Filmmaker-programmers Valérie Osouf and Dyana Gaye discuss their staggering and corrective film series 𝘛𝘪𝘨𝘳𝘪𝘵𝘶𝘥𝘦𝘴
FILM PROGRAMMERS are a thirsty bunch. If you love a work or an artist, your primary objective is to get it shown, right? It is therefore crucial to avoid developing proprietary notions of who got there first, or who deserves credit for screening what - but reciprocally, respecting the relationships made and legwork done by your forebears is just as crucial, both politically and artistically. Even if you have a fresh idea for a series or retrospective, there’s usually somebody else (older, more experienced, better-connected) who did something comparable, maybe not even that long ago; sometimes reaching out to them will help you push your idea even further, other times it’ll make you feel unoriginal and send you back to the drawing board. Programmers crush on one another’s ideas for series and retrospectives while making mental notes of the distributor or source for the film (or films) in question, craning their necks for gossip about what it’s like to work with this or that filmmaker - just in case it comes in handy down the road. The whole thing runs on a free exchange of information, but that fact carries with it an attendant phantom of jealousy (if not mutual distrust.) But good ideas deserve to proliferate; part of the programmer’s job is not just to platform the film in question but to prove there’s an audience for it.
When I moved to New York City in January 2008, repertory - although people who are actually from here tend to instead say “revival” - film programming was cleanly siloed into a handful of important nonprofit institutions (MoMA, Museum of the Moving Image, Anthology, Maysles Documentary Center, Film Forum, Lincoln Center and BAM) while cult and genre movies of yesteryear played either at IFC Center or via DVD in anonymous warehouses, DIY spaces and so forth. Thanks, I believe, in part to a new generation as equally addicted to social media as they are to movies, the subsequent decade and a half have seen the market for repertory cinema explode, with for-profit cinemas - Nitehawk, Alamo, Metrograph, Quad, Roxy Hotel TriBeCa - competing for that same revival-house pie, often with food and beverage offerings to incentivize ticketbuyers. (This profit/no-profit tension is much older than I’m making it sound, to be honest - Ben Davis’ book Repertory Cinemas of New York City: Havens for Revivals, Indies and the Avant-Garde, 1960–1994 is a jawdropping panorama of the city’s history as a place to watch movies.) All of this is to say: New York City is often cited as the rep cinema capital of the world, second only to cinema’s birthplace, Paris.
Last winter I became aware of a screening series at the Forum des Images (formerly known as the Vidéothèque de Paris) called Tigritudes, curated by filmmakers Valérie Osouf and Dyana Gaye, which made NYC’s corresponding month’s rep calendar look like a piece of lint by comparison. Tigritudes features 126 films spanning a period from 1956 - the year of Sudanese independence, one year before Ghanaian independence, which is widely seen as the Big Bang for postcolonial African politics - through 2021. 66 non-repeating screenings took place, each of a feature paired with a short film - the goal being to represent the African continent in what Osouf and Gaye call an itinerant cycle of “a Pan-African subjective and chronological anthology”. Tigritudes takes its name from a remark made by Wole Soyinká (whose own early film Kongi’s Harvest, made in collaboration with Ossie Davis in Nigeria in 1970, is included) at the first-ever “Conference of African Writers of English Expression” at Makere University in Kampala, Uganda, in 1962. “A tiger does not proclaim his tigritude,” Soyinká said, “he pounces."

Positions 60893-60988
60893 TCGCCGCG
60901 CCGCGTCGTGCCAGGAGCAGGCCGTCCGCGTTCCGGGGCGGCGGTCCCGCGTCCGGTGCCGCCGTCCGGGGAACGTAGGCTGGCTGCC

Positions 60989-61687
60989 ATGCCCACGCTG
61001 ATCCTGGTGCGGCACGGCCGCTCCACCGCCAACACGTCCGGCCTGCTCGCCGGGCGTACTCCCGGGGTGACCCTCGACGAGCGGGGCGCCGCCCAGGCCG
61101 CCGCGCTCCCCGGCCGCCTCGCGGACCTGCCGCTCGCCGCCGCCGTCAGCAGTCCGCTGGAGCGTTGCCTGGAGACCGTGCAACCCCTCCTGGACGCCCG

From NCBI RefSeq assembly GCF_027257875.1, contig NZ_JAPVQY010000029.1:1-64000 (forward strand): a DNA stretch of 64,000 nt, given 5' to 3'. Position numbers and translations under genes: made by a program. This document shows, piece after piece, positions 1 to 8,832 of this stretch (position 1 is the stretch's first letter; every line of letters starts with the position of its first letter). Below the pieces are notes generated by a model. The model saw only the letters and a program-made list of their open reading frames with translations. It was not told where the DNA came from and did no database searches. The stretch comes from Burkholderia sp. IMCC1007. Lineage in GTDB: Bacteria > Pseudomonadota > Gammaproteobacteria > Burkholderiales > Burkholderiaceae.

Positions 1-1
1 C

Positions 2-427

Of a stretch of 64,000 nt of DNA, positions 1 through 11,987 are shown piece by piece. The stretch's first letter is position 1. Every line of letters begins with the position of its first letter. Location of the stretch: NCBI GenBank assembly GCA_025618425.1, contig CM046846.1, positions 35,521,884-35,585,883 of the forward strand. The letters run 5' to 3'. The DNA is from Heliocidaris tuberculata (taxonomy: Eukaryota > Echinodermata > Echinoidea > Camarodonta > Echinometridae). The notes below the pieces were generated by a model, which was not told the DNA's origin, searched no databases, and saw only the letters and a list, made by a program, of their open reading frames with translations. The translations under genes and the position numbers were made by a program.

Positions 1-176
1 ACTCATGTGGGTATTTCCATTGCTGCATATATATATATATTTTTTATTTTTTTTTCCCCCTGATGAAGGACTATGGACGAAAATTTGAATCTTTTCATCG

At that time Soyinká was responding1 to the Négritude idea made famous by, among others, Aimé Césaire. If I understand correctly, his concern was that Négritude - a movement which sought to assimilate oppressed Black literary traditions with Francophone literature and, therefore, European culture on a larger scale - would prove a distraction from the work of hard-won independence. (Much of Soyinká’s early work, including Kongi’s Harvest, engages the anxiety of losing his Yoruba heritage in the contradictory and often hypocritical shuffle of postcolonial “modernity”.) It’s appropriate that Tigritudes is separated into two categories: Afrique and Diaspora. The latter includes works from well outside the continent’s geographic confines, not just addressing the descendants of slaves in North America and Europe but also, crucially, migrant communities in the (slightly) more recent past. Gaye and Osouf also spotlight Afrofuturist works like Kenyan filmmaker Wanuri Kahiu’s science fiction short Pumzi (2009). The project is sweeping and impressive, yet also exposes how much work remains to be done pushing against the established canon of filmic images comprising “Africa”.
As the series neared its conclusion, Valérie and Dyana were kind enough to sit for a long conversation with me via web conference; an edited transcript of our conversation is below. This Element X is a full-bore advertisement for Tigritudes; hopefully the Forum des Images cycle is just the beginning. (Ed. note: as of this writing, Tigritudes is touring Senegal - a version of this cycle is currently screening in Saint-Louis, having played Dakar last week.)
Thanks for doing this. Did you just come from a screening?
VALÉRIE OSOUF. No, another interview on Zoom, a program called “micro-cine”. I don’t know if you know it - there’s a critic, Samir Ardjoum, who has a program, I think twice a week or something like this since the first lockdown.
Tell me how Tigritudes came together - the backstory.
DYANA GAYE. The idea came up a long time ago. I’ve been friends with Valérie for 25 years; we met in Senegal when she was living there. We both were shooting our very first short. We always had this idea of doing a film festival - maybe in France, maybe in Senegal - but we were never really working on it. Three years ago came the opportunity in France to have a “cultural season” in Paris, and this time it was about Africa, which is weird: usually the season is for one country, not a whole continent. So we started to work on the project, which was to put together the largest anthology - would you say that? - which has a very, uh, particularity…